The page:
A Reinvention of the “Contact Zone” and the Myth of “Caribbean-ness” in Edwidge Danticat’s The Farming of Bones and Grace Nichols’s Whole of a Morning Sky

Authors

DOI:

https://doi.org/10.53032/tcl.2022.7.6.01

Keywords:

Subjugation, Symmetry, Paranoia, Ethnicity, Community, Essentiality, Contact Zone, Myth of Carribean-ness, Postcolonialism, Selfhood

Abstract

The essence of history, on the most part, is to provide discursive knots that either hold a people together or provide tissues of asymmetrical relations that separate them permanently. Hence, through the Postcolonial lens, this paper argues that Edwidge Danticat and Grace Nichols have used their historical novels: The Farming of Bones and Whole of a Morning Sky– the novels that not only take their setting and some events and characters from history, but make the historical events and issues crucial for the course of the narrative to (re)inscribed historical codes that harbour a constant shift in individuation among the colonized people. Their aim is to unearth certain salient relational frontiers – ones that have created a “...radically asymmetrical relations of power” in modern Caribbean nations. The reason for this, on the one hand, is to show “...the marks of a shifting boundaries that alienates the frontiers of the modern (Caribbean) nation”, and on the other, to show how these shifting boundaries have not only created what Bhabha calls the “Third Space” – the process of ‘splitting’ of national subject – but how this space has hindered the realization of Caribbean-nests. By using the Caribbean example, the paper concludes that history provides a lasting memory to the Third world nations and through it the slippage of categories, such as sexuality, class affiliation, territorial paranoia, or cultural difference can be understood and bridged for the advancement of the people.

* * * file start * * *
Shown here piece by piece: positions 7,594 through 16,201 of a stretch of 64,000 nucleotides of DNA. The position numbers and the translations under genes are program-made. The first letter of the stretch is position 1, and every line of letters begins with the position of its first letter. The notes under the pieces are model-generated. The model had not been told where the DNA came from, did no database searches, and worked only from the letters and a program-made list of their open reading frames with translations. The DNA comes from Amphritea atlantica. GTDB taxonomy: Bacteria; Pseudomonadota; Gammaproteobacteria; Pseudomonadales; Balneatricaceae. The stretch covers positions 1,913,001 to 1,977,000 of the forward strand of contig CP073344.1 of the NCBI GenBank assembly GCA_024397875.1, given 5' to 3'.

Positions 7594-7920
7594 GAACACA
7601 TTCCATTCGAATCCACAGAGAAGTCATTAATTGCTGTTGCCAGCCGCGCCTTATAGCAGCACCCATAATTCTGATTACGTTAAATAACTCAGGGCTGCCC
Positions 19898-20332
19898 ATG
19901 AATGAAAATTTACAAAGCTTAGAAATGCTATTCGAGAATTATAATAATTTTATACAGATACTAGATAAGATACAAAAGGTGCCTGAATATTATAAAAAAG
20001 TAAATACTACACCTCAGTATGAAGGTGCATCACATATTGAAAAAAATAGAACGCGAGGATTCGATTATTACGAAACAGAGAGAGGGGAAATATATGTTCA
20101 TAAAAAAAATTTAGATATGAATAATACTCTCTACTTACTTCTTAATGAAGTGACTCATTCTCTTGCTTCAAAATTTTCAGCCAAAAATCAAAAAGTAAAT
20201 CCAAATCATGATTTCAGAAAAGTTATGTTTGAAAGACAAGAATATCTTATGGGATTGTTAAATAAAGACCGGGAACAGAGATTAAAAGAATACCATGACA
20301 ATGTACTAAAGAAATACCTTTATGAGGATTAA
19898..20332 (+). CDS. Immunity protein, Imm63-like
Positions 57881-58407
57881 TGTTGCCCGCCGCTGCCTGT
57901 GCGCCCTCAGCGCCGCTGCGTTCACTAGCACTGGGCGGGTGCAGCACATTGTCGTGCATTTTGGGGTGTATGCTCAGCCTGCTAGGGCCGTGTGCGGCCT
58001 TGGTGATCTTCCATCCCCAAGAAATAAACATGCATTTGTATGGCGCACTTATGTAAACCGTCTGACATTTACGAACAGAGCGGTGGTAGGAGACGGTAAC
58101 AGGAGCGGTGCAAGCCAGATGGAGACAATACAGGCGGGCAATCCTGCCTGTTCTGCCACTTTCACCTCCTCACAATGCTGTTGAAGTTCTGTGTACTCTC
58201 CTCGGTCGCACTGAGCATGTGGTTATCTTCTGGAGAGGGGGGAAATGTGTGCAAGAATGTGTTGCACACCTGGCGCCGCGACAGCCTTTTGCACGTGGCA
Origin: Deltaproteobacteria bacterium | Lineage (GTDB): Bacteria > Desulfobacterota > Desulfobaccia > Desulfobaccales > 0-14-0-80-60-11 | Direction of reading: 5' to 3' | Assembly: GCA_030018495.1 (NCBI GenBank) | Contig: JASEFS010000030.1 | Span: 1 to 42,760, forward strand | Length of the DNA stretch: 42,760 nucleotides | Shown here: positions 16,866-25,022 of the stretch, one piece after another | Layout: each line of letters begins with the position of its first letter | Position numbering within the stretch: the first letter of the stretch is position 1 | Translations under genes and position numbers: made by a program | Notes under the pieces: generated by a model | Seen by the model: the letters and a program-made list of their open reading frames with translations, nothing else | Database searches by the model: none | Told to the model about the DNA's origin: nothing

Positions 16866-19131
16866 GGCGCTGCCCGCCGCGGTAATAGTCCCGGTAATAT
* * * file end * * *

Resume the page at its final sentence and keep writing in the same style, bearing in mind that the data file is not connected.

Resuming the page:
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References

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Published

2022-12-30
CITATION
DOI: 10.53032/tcl.2022.7.6.01
Published: 2022-12-30

How to Cite

Moses Aule. (2022). A Reinvention of the “Contact Zone” and the Myth of “Caribbean-ness” in Edwidge Danticat’s The Farming of Bones and Grace Nichols’s Whole of a Morning Sky. The Creative Launcher, 7(6), 1–11. https://doi.org/10.53032/tcl.2022.7.6.01

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Research Articles

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